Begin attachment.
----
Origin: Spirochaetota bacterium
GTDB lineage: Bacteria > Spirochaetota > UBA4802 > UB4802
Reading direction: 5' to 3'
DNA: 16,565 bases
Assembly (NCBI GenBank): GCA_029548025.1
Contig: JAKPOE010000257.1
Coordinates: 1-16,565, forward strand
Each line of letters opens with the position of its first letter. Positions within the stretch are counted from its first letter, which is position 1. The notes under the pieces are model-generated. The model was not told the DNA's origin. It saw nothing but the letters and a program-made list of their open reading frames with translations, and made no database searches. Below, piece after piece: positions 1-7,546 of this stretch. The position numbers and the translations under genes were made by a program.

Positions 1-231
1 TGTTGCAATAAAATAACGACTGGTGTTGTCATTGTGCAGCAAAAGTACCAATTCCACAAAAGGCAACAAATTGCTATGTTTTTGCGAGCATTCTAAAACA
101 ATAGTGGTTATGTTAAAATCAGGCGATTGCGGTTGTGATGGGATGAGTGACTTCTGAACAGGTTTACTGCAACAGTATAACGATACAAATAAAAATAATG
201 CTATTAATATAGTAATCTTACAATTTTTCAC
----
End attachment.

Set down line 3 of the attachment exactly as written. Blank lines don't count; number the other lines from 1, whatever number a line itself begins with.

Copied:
Reading direction: 5' to 3'